UltraBattery® with its Inventor, Dr. Lan Lam (Image courtesy of CSIRO)
Batteries pack a lot of energy into a small space, but they’re slow to charge, they lose their capacity after several charge-discharge cycles, and many are not environmentally friendly. Supercapacitors (also known as ultracapacitors) can be charged very quickly, can survive a near limitless number of charge-discharge cycles, and are made from relatively benign materials.
Electric and hybrid vehicles (EVs and HEVs) need the benefits of both technologies, and often employ a blend of batteries and supercaps, with the former providing a long driving range and the latter storing energy from regenerative braking and giving quick bursts of energy for rapid acceleration.
Grid-level storage combined with renewable energy has the potential to replace gas fired “peaker plants,” but like the EV, it requires the high energy density of batteries and the quick response time and long life of supercaps.
Using batteries and supercaps together requires control circuitry to move electricity to and from the different storage elements. But what happens if you combine the battery and the supercap in one package? You get the best of both worlds: the UltraBattery®, developed by a team from Australia’s Commonwealth Scientific and Industrial Research Organisation (CSIRO) and now produced by CSIRO spinoff company Ecoult. The UltraBattery is a lead-acid battery with a built in supercapacitor, as shown here:
Image courtesy of Ecoult
Conventional lead-acid batteries suffer from sulfation, lead sulfate crystals growing on the battery’s plates, causing a decrease in capacity and an increase in internal resistance. Sulfation occurs naturally with age, but it’s made worse by operating the battery at intermediate states of charge (somewhere between full and empty). Since that’s the normal condition for EV batteries and grid-level storage systems, you can see why many of those applications employ more costly NiMH or Li-ion batteries instead of inexpensive lead-acid batteries. According to CSIRO and Ecoult engineers, using a carbon-based supercap in parallel with the battery reduces negative plate sulfation. They don’t explain the chemistry behind that and I’m not a chemist, but independent testing by Sandia National Labs confirmed that the UltraBattery showed very little sulfation compared to standard deep-cycle lead-acid batteries under the same conditions.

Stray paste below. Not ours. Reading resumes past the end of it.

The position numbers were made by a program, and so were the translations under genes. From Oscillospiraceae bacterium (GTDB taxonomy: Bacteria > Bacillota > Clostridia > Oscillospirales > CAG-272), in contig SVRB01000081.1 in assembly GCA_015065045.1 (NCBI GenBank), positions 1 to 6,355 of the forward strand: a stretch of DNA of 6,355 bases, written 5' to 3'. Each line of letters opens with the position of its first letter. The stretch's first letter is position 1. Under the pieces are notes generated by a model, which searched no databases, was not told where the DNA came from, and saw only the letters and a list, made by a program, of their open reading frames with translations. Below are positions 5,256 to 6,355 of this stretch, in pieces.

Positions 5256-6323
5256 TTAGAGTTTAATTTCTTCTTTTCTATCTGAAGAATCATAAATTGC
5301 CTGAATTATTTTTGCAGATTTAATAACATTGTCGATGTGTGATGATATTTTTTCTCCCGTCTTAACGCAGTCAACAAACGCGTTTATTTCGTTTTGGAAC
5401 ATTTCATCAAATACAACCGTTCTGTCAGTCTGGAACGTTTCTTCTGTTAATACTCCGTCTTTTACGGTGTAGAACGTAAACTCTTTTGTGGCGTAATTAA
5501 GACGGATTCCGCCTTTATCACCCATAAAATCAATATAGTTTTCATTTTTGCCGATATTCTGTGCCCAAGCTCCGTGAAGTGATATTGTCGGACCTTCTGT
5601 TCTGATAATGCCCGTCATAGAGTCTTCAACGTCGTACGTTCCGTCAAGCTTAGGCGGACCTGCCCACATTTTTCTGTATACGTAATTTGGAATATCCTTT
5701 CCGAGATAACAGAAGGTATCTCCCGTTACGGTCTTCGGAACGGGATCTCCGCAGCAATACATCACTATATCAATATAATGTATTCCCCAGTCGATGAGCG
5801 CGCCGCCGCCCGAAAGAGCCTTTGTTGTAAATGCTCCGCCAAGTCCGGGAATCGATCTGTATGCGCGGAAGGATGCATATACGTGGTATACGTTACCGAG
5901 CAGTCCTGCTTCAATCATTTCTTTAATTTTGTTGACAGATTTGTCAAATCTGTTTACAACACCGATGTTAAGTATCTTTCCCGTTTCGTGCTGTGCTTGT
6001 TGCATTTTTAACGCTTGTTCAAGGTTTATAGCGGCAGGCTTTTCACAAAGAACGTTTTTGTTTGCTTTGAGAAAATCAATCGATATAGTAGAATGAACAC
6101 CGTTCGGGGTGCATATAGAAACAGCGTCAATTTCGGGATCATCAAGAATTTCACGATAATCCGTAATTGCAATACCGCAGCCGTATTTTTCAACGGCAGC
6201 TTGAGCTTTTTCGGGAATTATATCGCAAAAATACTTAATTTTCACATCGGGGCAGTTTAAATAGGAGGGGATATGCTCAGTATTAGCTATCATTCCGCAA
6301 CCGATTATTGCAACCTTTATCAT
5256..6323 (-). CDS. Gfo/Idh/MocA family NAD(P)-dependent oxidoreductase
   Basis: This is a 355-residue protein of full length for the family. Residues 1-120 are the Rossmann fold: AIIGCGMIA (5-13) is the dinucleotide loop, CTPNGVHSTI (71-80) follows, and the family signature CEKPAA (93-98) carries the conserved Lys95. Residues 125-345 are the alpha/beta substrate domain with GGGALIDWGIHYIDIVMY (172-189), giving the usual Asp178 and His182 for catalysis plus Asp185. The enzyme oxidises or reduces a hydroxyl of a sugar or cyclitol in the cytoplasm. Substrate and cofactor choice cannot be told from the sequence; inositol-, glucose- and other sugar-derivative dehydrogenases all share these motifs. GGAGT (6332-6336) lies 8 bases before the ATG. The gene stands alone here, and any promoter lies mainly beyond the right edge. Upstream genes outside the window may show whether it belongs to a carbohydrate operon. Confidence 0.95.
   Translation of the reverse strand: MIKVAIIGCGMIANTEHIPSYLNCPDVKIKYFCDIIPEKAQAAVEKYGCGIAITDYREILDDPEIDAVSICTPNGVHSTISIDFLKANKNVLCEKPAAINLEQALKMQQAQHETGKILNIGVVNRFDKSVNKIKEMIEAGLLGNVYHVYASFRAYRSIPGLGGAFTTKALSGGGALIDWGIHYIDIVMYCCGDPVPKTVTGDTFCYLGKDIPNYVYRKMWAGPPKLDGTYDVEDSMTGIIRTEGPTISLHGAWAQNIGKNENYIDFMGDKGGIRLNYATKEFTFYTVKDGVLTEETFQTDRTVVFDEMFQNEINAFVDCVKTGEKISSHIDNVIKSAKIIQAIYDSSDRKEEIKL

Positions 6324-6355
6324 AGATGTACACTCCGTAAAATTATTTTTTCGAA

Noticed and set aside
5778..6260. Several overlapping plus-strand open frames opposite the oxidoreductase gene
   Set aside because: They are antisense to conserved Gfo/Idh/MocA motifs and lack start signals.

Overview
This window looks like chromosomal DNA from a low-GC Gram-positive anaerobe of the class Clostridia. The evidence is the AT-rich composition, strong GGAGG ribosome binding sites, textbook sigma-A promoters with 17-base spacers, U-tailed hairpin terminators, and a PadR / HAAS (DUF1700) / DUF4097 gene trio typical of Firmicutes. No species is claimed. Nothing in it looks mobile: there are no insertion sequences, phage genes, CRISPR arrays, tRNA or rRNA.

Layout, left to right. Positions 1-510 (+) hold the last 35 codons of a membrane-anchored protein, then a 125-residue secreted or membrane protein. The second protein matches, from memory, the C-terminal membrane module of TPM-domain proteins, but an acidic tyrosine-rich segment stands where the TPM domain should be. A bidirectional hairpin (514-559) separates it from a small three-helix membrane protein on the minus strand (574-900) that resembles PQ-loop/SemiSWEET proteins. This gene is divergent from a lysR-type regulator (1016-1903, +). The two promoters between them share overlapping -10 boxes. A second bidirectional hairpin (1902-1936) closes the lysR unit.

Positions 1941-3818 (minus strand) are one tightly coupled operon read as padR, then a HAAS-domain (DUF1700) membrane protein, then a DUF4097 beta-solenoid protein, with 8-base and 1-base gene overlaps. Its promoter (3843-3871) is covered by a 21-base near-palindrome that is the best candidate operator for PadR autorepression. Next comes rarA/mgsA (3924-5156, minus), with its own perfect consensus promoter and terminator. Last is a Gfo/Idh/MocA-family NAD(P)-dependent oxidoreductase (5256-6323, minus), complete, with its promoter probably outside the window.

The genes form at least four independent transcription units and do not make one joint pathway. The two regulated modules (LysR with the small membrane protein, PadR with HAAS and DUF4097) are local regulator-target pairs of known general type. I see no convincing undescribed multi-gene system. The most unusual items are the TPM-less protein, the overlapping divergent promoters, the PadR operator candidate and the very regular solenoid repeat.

Additional tests by Sandia National Labs showed that when subjected to cycles that are typical of grid-level storage applications, the UltraBattery lasted ten times longer than a conventional lead-acid battery. When tested under hybrid EV conditions, the UltraBattery once again outperformed its lead-acid counterpart by a factor of ten, performing at least as well as NiMH batteries but at a significantly lower cost.
UltraBatteries achieved a round-trip efficiency of around 90%, compared to 70% for conventional lead-acid batteries. This occurred under both low-current and high-current charge-discharge cycles. (For more details on the exact testing procedures and results, click the “Read More…” link at the end of this article and download the white paper.)
In addition to its superior electrical characteristics, the UltraBattery is non-flammable and made from materials that are abundant, non-hazardous, and fully recyclable. The UltraBattery is safe, clean, efficient, reliable, and inexpensive. What more can you ask for?
Renewable energy sources like solar and wind are intermittent, sometimes providing more energy than needed while other times not generating enough. Cost effective, efficient grid-level storage is the key to a renewable energy future. Electric vehicles and hybrids demand high capacity, inexpensive, and lightweight batteries. Likewise, storage is the main obstacle standing in the way of universal adoption of EVs. While research into alternative battery chemistry continues, it could be that the good old lead-acid battery, enhanced by a built-in supercapacitor, will satisfy both needs.